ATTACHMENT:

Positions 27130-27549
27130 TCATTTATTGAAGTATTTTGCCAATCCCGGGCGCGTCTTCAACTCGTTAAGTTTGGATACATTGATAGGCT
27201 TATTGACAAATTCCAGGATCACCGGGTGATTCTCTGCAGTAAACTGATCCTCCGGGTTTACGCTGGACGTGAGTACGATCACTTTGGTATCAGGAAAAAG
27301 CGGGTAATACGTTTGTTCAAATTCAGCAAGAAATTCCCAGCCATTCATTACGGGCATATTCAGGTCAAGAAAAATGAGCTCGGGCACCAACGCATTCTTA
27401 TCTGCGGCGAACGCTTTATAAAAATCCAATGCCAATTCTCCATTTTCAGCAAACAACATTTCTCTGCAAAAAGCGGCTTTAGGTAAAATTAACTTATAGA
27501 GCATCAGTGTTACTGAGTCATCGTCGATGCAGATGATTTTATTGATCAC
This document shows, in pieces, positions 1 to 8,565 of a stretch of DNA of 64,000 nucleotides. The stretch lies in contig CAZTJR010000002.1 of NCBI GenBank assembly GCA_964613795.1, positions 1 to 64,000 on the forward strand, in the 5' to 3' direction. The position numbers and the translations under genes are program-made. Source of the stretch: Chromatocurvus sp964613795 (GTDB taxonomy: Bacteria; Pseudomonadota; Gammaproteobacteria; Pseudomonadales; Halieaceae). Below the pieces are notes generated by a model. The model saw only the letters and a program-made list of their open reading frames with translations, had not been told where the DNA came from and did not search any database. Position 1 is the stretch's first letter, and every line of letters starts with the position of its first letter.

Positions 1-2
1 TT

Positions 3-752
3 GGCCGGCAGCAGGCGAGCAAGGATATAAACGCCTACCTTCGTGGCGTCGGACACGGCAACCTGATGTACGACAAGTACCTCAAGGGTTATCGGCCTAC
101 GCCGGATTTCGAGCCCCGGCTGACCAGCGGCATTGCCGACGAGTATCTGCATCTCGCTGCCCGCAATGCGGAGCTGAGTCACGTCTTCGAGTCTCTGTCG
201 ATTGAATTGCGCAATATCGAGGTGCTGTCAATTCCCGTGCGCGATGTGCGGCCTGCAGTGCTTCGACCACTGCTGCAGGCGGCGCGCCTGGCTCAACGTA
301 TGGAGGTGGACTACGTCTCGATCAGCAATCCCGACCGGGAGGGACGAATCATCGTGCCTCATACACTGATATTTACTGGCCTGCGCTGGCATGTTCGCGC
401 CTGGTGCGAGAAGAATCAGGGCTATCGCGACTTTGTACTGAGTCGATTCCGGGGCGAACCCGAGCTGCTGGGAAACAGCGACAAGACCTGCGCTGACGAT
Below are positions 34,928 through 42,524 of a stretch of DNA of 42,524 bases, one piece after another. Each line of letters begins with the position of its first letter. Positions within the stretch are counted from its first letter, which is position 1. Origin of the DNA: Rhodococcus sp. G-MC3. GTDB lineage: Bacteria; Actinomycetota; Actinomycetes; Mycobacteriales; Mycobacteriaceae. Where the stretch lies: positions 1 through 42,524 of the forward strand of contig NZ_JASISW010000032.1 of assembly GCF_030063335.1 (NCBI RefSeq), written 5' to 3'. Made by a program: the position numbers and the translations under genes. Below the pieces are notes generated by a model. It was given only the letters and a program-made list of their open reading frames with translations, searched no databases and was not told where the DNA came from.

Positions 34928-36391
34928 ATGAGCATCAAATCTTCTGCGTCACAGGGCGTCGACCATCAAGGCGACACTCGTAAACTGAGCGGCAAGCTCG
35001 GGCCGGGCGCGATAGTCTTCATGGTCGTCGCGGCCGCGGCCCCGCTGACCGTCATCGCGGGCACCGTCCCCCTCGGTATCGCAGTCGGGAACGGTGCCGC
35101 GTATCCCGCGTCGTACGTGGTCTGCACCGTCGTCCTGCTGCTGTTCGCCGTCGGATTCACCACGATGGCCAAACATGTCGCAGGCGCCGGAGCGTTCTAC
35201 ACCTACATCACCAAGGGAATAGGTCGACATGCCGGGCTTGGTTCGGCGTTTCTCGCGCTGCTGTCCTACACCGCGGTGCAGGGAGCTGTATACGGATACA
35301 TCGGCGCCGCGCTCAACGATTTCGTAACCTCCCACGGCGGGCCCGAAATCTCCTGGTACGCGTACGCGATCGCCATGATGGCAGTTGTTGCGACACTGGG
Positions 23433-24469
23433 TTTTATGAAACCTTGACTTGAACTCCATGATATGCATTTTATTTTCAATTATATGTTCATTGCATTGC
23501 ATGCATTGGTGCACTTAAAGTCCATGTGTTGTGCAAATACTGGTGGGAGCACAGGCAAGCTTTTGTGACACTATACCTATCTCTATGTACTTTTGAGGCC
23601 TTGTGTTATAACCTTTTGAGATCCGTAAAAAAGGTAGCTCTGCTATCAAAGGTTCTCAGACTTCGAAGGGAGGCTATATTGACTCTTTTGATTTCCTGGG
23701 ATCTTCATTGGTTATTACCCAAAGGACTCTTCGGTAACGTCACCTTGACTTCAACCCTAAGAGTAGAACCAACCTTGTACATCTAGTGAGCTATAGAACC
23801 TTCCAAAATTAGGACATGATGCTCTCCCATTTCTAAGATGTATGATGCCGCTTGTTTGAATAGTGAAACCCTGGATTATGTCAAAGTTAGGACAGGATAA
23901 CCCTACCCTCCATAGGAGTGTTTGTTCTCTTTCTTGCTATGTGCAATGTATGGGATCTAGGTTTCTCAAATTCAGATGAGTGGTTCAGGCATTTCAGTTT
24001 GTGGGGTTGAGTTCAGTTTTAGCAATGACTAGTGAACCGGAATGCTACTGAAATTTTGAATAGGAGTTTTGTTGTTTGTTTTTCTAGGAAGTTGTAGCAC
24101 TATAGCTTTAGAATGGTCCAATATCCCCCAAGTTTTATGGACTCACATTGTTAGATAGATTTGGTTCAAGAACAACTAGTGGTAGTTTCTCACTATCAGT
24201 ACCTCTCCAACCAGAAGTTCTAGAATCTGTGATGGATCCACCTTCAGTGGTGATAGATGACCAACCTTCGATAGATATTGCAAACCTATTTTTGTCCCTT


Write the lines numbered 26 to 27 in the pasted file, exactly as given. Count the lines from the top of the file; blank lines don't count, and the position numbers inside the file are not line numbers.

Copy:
23601 TTGTGTTATAACCTTTTGAGATCCGTAAAAAAGGTAGCTCTGCTATCAAAGGTTCTCAGACTTCGAAGGGAGGCTATATTGACTCTTTTGATTTCCTGGG
23701 ATCTTCATTGGTTATTACCCAAAGGACTCTTCGGTAACGTCACCTTGACTTCAACCCTAAGAGTAGAACCAACCTTGTACATCTAGTGAGCTATAGAACC